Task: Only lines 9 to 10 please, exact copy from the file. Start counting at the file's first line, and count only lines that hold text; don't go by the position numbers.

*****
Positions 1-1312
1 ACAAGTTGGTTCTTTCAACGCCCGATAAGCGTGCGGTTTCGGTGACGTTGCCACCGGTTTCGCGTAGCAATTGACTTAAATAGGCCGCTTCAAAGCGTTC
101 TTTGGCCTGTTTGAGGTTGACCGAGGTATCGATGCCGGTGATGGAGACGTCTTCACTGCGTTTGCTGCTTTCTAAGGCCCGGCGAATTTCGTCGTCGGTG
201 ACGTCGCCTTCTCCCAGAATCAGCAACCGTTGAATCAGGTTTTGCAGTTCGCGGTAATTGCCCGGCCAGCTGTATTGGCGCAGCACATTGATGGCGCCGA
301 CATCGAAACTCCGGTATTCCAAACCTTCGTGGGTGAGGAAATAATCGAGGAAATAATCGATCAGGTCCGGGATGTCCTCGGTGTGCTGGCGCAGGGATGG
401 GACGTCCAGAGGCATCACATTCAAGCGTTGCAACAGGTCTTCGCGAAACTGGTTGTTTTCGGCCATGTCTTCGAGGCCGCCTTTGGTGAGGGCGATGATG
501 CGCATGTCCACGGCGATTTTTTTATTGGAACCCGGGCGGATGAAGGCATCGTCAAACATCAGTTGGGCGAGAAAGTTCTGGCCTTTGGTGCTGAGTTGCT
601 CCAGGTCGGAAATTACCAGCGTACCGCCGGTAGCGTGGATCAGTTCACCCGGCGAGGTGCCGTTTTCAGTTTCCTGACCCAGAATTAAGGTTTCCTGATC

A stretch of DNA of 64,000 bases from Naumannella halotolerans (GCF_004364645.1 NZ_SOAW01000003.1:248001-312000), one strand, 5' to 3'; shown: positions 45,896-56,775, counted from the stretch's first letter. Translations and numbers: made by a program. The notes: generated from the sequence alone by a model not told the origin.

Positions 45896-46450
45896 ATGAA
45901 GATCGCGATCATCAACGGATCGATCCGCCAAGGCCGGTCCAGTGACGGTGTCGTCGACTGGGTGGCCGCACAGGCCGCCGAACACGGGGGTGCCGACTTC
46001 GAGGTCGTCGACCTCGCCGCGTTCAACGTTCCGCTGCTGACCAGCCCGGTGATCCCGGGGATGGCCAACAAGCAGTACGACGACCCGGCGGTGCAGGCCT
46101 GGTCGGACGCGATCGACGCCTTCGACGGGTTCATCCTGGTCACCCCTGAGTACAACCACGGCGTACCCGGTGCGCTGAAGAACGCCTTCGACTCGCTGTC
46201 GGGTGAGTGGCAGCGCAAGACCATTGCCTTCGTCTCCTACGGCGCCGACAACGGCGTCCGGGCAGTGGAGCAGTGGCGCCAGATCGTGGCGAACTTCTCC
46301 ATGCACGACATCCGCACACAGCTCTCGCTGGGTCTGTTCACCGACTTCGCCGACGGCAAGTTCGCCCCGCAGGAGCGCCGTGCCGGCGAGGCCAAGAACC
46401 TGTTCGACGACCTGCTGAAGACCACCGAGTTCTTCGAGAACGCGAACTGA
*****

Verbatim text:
A stretch of DNA of 64,000 bases from Naumannella halotolerans (GCF_004364645.1 NZ_SOAW01000003.1:248001-312000), one strand, 5' to 3'; shown: positions 45,896-56,775, counted from the stretch's first letter. Translations and numbers: made by a program. The notes: generated from the sequence alone by a model not told the origin.

Positions 45896-46450